Ghanaian and Afro-Caribbean band Osibisa was founded in 1969 by Teddy Osei. Osei arrived in London on a scholarship to study music. Osei and his brother Mac Tontoh had a 1958 hit song Pete Pete in West Africa. Osei uses the musical genre Highlife combining traditional Akan music with Western instruments. The original line-up was Sol Amarfio on drums, Grenadian Spartacus R on bass guitar, Trinidadian Robert Bailey on keyboard and Antiguan Wendell Richardson on lead guitar.
Nigerians Mike Odumosu, Fred Coker and Lasisi Amao also joined. In 1971 the debut album OSIBISA hit the UK charts and the band toured the world becoming one of the first groups to be linked to the world music description. Paul Golly, Daku Adams or Potato and Kiki Gyan were also members of the band. In 1996 Osei reformed the band and they continue to perform and produce. Osibisa brands itself as criss-cross rhythms that explode with happiness. The word for Highlife is osibisaba in the Fante dialect spoken by the Akan people of Ghana and Cote d’Ivoire and the most likely origin of the band name. Their style influences many of the emerging African musicians and Mac’s son Frank Tontoh is in the Fourth Generation Osibisa.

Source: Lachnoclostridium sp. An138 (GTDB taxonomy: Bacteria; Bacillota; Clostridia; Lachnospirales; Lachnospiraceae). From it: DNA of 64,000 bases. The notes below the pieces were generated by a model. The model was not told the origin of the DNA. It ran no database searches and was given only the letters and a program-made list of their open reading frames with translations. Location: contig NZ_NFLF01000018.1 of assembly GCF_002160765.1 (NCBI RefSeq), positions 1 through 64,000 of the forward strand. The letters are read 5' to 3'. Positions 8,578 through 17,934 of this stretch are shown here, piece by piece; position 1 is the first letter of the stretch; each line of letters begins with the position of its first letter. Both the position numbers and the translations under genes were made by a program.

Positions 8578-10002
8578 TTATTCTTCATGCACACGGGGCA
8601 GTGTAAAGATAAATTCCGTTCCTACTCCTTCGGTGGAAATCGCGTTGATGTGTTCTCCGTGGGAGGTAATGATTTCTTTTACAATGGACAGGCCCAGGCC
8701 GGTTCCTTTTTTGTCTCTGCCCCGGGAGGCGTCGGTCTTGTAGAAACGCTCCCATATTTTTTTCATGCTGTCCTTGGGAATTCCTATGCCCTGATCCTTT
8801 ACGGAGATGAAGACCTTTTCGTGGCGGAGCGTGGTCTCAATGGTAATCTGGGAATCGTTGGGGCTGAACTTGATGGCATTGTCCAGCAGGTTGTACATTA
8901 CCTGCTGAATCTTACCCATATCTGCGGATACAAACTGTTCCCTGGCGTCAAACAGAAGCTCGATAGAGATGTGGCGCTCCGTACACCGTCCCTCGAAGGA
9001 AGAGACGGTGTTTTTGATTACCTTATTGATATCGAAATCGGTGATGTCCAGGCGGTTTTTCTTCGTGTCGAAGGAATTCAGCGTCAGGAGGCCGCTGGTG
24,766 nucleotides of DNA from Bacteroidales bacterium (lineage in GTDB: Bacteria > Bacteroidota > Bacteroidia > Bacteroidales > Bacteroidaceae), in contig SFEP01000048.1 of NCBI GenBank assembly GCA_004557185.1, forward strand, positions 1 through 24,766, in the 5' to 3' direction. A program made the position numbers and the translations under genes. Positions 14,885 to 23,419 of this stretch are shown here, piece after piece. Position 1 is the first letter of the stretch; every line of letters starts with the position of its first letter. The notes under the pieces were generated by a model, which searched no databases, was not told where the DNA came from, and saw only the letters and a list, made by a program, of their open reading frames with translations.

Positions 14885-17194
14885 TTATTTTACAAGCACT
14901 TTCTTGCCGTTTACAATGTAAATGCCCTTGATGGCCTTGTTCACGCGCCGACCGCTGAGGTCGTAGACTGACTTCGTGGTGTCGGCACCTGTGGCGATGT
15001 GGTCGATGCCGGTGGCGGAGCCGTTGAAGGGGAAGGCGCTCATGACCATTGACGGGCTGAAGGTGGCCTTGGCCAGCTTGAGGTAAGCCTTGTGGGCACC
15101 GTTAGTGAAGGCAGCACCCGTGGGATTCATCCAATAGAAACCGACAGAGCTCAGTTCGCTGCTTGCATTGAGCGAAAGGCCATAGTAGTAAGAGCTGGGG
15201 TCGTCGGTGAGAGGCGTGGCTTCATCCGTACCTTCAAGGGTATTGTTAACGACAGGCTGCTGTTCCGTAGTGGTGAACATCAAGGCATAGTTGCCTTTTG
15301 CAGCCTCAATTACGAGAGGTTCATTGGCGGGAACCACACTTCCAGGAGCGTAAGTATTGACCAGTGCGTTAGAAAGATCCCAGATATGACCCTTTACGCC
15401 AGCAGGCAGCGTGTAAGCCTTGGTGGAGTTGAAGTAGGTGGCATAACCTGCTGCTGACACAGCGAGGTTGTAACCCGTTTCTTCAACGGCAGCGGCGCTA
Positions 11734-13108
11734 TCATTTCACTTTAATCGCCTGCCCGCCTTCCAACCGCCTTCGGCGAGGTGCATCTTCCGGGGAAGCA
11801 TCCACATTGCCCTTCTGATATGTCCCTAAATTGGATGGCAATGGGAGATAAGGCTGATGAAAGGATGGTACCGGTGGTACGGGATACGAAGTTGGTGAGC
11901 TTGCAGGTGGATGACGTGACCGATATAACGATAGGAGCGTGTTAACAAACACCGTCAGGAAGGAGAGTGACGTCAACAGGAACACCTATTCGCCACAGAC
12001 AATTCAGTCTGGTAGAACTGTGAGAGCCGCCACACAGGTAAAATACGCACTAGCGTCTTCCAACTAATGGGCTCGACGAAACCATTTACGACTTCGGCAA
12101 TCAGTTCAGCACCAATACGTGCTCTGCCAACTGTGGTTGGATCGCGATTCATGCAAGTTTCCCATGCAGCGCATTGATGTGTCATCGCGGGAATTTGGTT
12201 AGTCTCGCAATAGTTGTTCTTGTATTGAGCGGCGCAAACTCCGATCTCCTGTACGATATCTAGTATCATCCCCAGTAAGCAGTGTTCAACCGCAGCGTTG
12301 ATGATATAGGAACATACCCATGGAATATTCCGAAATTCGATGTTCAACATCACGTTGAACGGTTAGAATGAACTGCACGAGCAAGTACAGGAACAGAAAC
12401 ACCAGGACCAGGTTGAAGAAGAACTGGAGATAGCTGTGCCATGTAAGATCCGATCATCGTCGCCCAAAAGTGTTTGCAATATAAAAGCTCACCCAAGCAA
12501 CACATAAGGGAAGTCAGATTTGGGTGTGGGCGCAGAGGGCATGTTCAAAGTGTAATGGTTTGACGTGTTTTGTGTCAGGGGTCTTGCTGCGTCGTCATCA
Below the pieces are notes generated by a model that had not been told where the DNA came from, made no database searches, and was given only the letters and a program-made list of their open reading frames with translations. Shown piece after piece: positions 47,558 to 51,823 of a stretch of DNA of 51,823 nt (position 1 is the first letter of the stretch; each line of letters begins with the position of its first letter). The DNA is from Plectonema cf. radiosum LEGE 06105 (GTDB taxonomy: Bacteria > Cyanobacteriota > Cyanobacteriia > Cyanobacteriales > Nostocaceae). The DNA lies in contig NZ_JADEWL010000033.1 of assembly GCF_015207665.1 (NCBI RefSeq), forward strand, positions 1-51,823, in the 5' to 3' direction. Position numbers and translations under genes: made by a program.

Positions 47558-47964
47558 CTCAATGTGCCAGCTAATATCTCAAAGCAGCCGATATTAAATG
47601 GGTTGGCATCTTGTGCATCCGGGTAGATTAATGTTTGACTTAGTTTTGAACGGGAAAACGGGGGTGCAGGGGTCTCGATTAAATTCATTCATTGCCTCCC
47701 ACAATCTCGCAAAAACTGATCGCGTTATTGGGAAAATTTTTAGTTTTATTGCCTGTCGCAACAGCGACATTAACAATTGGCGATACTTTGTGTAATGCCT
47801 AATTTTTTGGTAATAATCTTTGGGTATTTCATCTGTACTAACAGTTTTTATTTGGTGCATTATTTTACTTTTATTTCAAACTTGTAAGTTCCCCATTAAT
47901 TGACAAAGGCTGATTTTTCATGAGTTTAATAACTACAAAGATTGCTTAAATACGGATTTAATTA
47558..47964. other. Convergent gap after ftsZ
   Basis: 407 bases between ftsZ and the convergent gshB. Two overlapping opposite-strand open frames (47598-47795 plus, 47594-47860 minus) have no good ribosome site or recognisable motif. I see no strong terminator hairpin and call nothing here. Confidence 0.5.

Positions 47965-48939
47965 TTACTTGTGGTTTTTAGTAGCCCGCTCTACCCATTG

The South West Film and Television Archive (SWFTA) is the regional film archive for the South West of England. Established in 1993, SWFTA's core collection comprises of the combined programme libraries of Westward Television and TSW (Television South West). The archive also cares for a significant number of donated film collections, both amateur and professional, dating back to the early 1900s.